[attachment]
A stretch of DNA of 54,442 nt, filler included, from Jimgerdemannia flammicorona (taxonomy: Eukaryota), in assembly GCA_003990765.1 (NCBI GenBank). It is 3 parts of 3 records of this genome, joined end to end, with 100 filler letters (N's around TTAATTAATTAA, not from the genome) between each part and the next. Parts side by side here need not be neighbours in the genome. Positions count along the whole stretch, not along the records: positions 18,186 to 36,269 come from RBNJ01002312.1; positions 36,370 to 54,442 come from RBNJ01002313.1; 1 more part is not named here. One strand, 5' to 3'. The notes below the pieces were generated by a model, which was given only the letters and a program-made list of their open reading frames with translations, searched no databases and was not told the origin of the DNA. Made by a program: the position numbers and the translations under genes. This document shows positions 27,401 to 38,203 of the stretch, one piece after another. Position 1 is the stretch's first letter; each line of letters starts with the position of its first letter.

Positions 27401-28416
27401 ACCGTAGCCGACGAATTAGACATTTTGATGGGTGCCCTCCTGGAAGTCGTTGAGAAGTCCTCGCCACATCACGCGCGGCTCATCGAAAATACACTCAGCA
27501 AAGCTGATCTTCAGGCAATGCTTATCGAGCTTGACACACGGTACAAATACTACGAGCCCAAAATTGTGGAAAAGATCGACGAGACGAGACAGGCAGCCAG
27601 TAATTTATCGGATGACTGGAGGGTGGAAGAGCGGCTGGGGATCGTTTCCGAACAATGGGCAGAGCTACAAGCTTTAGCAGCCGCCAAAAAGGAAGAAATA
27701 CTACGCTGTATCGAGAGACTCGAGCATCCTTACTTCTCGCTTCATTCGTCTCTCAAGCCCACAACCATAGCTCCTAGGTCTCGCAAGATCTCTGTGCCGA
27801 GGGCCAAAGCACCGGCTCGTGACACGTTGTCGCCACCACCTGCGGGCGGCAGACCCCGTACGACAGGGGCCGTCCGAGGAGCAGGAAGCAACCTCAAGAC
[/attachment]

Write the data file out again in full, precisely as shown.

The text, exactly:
A stretch of DNA of 54,442 nt, filler included, from Jimgerdemannia flammicorona (taxonomy: Eukaryota), in assembly GCA_003990765.1 (NCBI GenBank). It is 3 parts of 3 records of this genome, joined end to end, with 100 filler letters (N's around TTAATTAATTAA, not from the genome) between each part and the next. Parts side by side here need not be neighbours in the genome. Positions count along the whole stretch, not along the records: positions 18,186 to 36,269 come from RBNJ01002312.1; positions 36,370 to 54,442 come from RBNJ01002313.1; 1 more part is not named here. One strand, 5' to 3'. The notes below the pieces were generated by a model, which was given only the letters and a program-made list of their open reading frames with translations, searched no databases and was not told the origin of the DNA. Made by a program: the position numbers and the translations under genes. This document shows positions 27,401 to 38,203 of the stretch, one piece after another. Position 1 is the stretch's first letter; each line of letters starts with the position of its first letter.

Positions 27401-28416
27401 ACCGTAGCCGACGAATTAGACATTTTGATGGGTGCCCTCCTGGAAGTCGTTGAGAAGTCCTCGCCACATCACGCGCGGCTCATCGAAAATACACTCAGCA
27501 AAGCTGATCTTCAGGCAATGCTTATCGAGCTTGACACACGGTACAAATACTACGAGCCCAAAATTGTGGAAAAGATCGACGAGACGAGACAGGCAGCCAG
27601 TAATTTATCGGATGACTGGAGGGTGGAAGAGCGGCTGGGGATCGTTTCCGAACAATGGGCAGAGCTACAAGCTTTAGCAGCCGCCAAAAAGGAAGAAATA
27701 CTACGCTGTATCGAGAGACTCGAGCATCCTTACTTCTCGCTTCATTCGTCTCTCAAGCCCACAACCATAGCTCCTAGGTCTCGCAAGATCTCTGTGCCGA
27801 GGGCCAAAGCACCGGCTCGTGACACGTTGTCGCCACCACCTGCGGGCGGCAGACCCCGTACGACAGGGGCCGTCCGAGGAGCAGGAAGCAACCTCAAGAC